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How India has become critical in shaping Uber’s global vision

Employee works inside the office of U.S. online cab-hailing company Uber on the outskirts of New Delhi
Reuters/Anindito Mukherjee
Taking the scientific approach.
Published This article is more than 2 years old.

India has emerged as the innovation backbone for Uber’s global operations in a little over two years after it set up its engineering team here.

Last December, the company said it was considering making India the global hub for its research & development (R&D) activities for all mobility- and-transport-related challenges it faces globally.

Shirish Andhare, head of product and growth for Uber India, believes transport problems across the globe can be solved using insights from the country.

No wonder the US-based company has two technology innovation teams in India—one in Bengaluru and the other in Hyderabad—unlike anywhere else in Asia. In 2019, Uber is looking to double the headcount at these centres.

It is also working on several other innovations at its tech hubs in India. Andhare shared some details in an interview with Quartz. Edited excerpts:

Tell us about Uber’s R&D team in India?

The R&D team in India is a little more than two years old now, and we have grown by leaps and bounds. Last year, we went from being a team of around 70 to over 160. Our tech spread across Bengaluru and Hyderabad includes product managers, product designers, user experience researchers, data scientists, and product operators who act as the glue between global operations and India.

What kind of innovations is Uber’s India team working on?

One thing unique to India is the language diversity, so we will be experimenting with vernacular here. Phones that were shipped to India were always English-first. Now, a lot of companies are going vernacular, so we also are looking that way. We are looking at the top seven languages in India. We will start experimenting with Hindi, learn from it and then go forward. (Uber already supports Arabic, Spanish, and Portuguese.)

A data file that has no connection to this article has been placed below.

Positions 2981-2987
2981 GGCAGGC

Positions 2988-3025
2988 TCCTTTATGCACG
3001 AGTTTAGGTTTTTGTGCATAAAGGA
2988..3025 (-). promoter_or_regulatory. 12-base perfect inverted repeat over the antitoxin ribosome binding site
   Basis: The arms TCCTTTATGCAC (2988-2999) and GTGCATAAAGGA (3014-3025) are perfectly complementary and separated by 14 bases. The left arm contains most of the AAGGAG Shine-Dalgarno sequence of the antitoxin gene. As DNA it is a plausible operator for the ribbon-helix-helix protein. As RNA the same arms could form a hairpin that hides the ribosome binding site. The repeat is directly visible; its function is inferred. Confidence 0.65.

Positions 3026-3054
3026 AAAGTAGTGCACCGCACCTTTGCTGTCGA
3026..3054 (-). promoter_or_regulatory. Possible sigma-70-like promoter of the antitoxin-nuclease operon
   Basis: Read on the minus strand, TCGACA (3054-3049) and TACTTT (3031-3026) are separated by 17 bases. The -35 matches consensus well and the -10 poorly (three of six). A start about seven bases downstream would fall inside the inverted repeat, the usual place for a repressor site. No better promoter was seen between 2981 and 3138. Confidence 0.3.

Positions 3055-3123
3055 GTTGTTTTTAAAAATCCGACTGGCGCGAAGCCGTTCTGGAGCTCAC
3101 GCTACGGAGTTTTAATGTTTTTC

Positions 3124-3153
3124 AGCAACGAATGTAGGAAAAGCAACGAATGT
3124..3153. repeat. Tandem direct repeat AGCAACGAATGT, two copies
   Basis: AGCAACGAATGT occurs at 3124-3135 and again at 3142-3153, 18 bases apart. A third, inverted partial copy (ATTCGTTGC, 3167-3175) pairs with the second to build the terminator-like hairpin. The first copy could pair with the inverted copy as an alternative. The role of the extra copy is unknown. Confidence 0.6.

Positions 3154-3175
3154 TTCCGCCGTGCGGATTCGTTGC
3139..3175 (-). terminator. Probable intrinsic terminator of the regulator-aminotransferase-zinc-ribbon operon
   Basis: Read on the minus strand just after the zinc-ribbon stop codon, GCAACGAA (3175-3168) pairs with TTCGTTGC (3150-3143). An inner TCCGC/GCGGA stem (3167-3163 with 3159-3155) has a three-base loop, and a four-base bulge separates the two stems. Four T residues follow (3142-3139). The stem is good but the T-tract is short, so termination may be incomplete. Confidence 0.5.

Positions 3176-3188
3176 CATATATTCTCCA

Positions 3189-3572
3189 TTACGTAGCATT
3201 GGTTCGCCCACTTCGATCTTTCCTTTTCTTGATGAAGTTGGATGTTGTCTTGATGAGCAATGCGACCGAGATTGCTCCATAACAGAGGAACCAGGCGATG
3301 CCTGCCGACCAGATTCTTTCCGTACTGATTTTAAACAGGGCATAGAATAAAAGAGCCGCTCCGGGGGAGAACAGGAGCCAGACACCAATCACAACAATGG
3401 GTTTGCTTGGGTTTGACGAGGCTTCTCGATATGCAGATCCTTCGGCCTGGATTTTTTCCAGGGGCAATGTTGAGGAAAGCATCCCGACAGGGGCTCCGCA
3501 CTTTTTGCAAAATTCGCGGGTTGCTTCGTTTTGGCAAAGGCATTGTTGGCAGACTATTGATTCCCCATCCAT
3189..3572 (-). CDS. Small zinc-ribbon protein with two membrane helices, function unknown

We are also working on a mobile web-product called a progressive web app, m.uber. If you have a smartphone but you don’t want to install the app, you can just open the app in a web browser and you get the same experience.

We are also working on an offline app, and perhaps using speech recognition or voice search, to make the experience of booking a ride smoother. We have a lighter version of our app already in Uber Lite. We are now exploring how we can make the core app lighter without losing most of the functionalities.

There is a lot of work going on to map the country more effectively and to improve the pick-up and drop-off points. There is also work going on validating calling as a means to book a cab.

How does Uber use data to take decisions on developing and launching a product?

We are a tech company and one of the principles we go by is that if you can’t measure it, you can’t improve it. That’s why data scientists and analysts are key partners in our decision-making process. It is hard to debate or ignore the numbers. So, we rely heavily on the insight that we get from available data about the usage of our application.

Uber also invests heavily in developing the data pipeline. We have a strong team of analysts and data scientists who are part of every product team. Then there are user-experience researchers who collect data on user behaviour by talking directly with them. We have petabytes of data flowing through the system. Today data is the oil, if I may say so. And we are in a position to leverage it, given the huge amounts of data we already have.

What are your plans for the R&D operations here going forward?

There is a lot of bullishness in investing in technology-related talent in India, given the throughput we have seen. The mandate from the headquarters has been to continue growing the team. We expect to potentially double the headcount over 2019, which is a significant leap.

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